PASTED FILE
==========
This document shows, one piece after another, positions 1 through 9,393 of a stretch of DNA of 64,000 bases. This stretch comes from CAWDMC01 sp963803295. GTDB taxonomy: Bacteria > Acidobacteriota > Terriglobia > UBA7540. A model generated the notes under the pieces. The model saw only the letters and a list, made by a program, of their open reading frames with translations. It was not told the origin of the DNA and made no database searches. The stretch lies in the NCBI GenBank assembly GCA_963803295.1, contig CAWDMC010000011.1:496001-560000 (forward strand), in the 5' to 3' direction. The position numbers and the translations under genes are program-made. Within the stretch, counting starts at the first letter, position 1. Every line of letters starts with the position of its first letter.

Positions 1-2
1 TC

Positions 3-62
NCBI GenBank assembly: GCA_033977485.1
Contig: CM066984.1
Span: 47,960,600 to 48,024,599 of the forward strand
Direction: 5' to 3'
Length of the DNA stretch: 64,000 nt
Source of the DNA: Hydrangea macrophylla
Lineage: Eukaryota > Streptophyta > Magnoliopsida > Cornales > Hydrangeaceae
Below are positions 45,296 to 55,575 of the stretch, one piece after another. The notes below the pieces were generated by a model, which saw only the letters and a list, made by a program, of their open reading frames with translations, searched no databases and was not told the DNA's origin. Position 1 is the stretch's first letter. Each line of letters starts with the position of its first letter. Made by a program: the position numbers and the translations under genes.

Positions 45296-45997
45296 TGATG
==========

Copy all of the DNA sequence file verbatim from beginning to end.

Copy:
This document shows, one piece after another, positions 1 through 9,393 of a stretch of DNA of 64,000 bases. This stretch comes from CAWDMC01 sp963803295. GTDB taxonomy: Bacteria > Acidobacteriota > Terriglobia > UBA7540. A model generated the notes under the pieces. The model saw only the letters and a list, made by a program, of their open reading frames with translations. It was not told the origin of the DNA and made no database searches. The stretch lies in the NCBI GenBank assembly GCA_963803295.1, contig CAWDMC010000011.1:496001-560000 (forward strand), in the 5' to 3' direction. The position numbers and the translations under genes are program-made. Within the stretch, counting starts at the first letter, position 1. Every line of letters starts with the position of its first letter.

Positions 1-2
1 TC

Positions 3-62
NCBI GenBank assembly: GCA_033977485.1
Contig: CM066984.1
Span: 47,960,600 to 48,024,599 of the forward strand
Direction: 5' to 3'
Length of the DNA stretch: 64,000 nt
Source of the DNA: Hydrangea macrophylla
Lineage: Eukaryota > Streptophyta > Magnoliopsida > Cornales > Hydrangeaceae
Below are positions 45,296 to 55,575 of the stretch, one piece after another. The notes below the pieces were generated by a model, which saw only the letters and a list, made by a program, of their open reading frames with translations, searched no databases and was not told the DNA's origin. Position 1 is the stretch's first letter. Each line of letters starts with the position of its first letter. Made by a program: the position numbers and the translations under genes.

Positions 45296-45997
45296 TGATG